An engineer designs what he would never work on.
A technician works on what he would never design.
11-01-2012, 10:53 PM #7
From what I've seen and experienced myself, I can tell you that in most cases, it takes 5 years just to get to the point where you're not breaking and @#$%ing up as much as you fix. I think it takes 10-15 years to be "good".Truth is still truth, even if no one believes it. A lie is still a lie, even if everyone believes it.
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11-02-2012, 12:34 AM #8Professional Member*
- Join Date
- Oct 2007
- Chicago, IL
Have to agree, took me about 4 years to move from installer helper to installer, about another month or two to quit worrying about the next days install, what am I doing tomorrow? Few more months to know I knew enough to handle most problems I walked into. Few more months, to stop being cocky and realize there is always something new to learn. Now I know, as long as I am in the business, there will always be something that I do not know or have yet to learn. This is a business of change, you learn something new everyday, if you don't, maybe you should be a plumber, water always flows downhill!!
11-02-2012, 07:02 AM #9Regular Guest
- Join Date
- Jan 2009
- Foothills of NC
I think 10,000 hours is about right. I think you can get that in before the 5 year mark if youre putting a lot into it outside of work. I work at a commercial company, but when i was trying to learn i would help some local residential guys (on their side work)in the evening for free just to get some experience. I read a lot, spent some time trolling on this site, took some classes and even got my state license.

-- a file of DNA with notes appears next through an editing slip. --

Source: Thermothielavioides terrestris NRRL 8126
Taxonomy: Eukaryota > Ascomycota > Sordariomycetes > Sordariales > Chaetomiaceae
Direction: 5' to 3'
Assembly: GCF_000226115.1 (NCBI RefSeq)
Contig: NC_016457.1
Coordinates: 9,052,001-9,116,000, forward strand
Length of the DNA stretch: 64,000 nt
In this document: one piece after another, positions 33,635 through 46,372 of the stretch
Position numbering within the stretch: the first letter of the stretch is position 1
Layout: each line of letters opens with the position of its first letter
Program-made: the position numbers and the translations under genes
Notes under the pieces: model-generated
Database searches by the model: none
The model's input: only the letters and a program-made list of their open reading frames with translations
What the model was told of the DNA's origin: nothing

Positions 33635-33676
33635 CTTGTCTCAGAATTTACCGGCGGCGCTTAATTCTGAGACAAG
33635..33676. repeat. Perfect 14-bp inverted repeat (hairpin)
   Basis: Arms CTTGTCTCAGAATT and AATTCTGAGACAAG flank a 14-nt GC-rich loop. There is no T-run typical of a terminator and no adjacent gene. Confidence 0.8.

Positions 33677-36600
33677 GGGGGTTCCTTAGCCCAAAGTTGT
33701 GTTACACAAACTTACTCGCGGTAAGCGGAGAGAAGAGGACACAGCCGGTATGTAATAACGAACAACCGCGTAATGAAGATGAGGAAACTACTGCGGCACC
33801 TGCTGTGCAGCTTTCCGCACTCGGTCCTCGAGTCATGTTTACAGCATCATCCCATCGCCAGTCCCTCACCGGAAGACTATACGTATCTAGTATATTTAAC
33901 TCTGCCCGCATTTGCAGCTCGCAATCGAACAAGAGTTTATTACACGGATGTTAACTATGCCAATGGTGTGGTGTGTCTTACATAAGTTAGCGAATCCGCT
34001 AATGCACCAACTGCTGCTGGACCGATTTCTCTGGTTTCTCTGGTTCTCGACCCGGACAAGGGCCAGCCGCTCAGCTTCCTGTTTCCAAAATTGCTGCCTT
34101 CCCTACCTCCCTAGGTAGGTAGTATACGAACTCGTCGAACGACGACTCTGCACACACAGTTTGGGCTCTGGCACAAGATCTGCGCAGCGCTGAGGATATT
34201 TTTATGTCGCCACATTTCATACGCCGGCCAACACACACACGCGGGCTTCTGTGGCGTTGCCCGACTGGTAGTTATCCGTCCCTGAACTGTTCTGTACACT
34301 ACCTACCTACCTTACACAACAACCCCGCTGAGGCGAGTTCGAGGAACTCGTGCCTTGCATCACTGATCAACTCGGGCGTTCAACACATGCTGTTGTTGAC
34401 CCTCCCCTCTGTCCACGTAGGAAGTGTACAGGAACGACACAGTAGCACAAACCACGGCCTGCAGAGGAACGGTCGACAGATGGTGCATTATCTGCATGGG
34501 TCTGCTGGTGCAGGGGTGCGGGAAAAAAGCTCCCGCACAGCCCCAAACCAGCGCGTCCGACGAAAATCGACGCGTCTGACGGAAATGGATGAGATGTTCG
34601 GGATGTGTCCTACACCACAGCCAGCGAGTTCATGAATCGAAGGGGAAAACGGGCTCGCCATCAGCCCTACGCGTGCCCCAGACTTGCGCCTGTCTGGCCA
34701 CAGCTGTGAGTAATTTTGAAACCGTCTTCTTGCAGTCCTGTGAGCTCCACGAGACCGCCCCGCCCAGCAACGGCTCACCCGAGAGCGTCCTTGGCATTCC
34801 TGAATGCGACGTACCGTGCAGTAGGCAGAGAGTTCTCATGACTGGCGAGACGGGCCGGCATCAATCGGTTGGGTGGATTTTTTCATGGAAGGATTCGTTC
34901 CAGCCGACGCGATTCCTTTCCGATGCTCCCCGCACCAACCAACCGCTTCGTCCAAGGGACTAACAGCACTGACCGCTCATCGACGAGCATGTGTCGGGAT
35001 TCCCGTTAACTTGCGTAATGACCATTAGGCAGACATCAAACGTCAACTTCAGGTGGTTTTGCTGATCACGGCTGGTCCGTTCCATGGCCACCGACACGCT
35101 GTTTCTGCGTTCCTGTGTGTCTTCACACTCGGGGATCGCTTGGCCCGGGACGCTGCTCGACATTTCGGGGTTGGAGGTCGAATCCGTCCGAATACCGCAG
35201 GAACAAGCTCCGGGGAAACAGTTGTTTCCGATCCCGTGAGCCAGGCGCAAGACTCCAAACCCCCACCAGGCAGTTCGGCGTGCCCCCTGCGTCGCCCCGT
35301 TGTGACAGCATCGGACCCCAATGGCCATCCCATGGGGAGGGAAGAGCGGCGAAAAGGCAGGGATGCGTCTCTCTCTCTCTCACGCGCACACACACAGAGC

11-02-2012, 08:33 AM #10Professional Member*
- Join Date
- Dec 2002
- SouthEast NC ICW & Piedmont Foothills
experience doesn't necessarily equal ability; you have to posses a desire to be good/better.
hang out at any parts house late in the day and see for yourself.It`s better to be silent and thought the fool; than speak and remove all doubt.
11-02-2012, 10:29 AM #11Professional Member*
- Join Date
- Aug 2007
- Northern VA 38 degrees N by 76 degrees W
Having many years of experience at a specific trade means nothing if you do not know what is right and what is wrong. There are thousands of individuals in various professions that have not a clue what they are doing.
Yo have got to have the desire to be the best at what you do. And you must have someone with knowledge to learn this from. Unfortunately most company owners are not concerned with technicians that are technically proficient, if you can convince a customer to purchase equipment and accessories you are considered a great technician.
The sad part is if you do not have the complete knowledge base of how a piece of equipment should perform, it is impossible to give your customer the service they are paying for.
Profit in itself does not equate to knowledge.
11-03-2012, 09:17 AM #12
hard to learn both install and service in just a couple years. 5 years gives a good time to get a good foundation in both.Contractor locator map
How many times must one fix something before it is fixed?
11-03-2012, 09:25 AM #13Professional Member
- Join Date
- Feb 2004
- Pacific NW
Slightly different perspective as worked for big corporations.
First hvac type job was ductwork on new 707 aircraft (old guy, eh?) It was about 30 (thirty) years until I was the guy to call when all else did not work.
As far as timing -- after just 2 years had been exposed to enough that I knew it would take at least 20 years to know what others around me knew -- but aircraft ECS (environmental control system aka HVAC) is maybe somewhat more complicated than residential hvac ?
Heck, when I started doing residential in retirement for some friends, it took a couple of years on this board to learn some seemingly simple but very practical and useful details about residential systems (example - see the flare thread on mini-splits)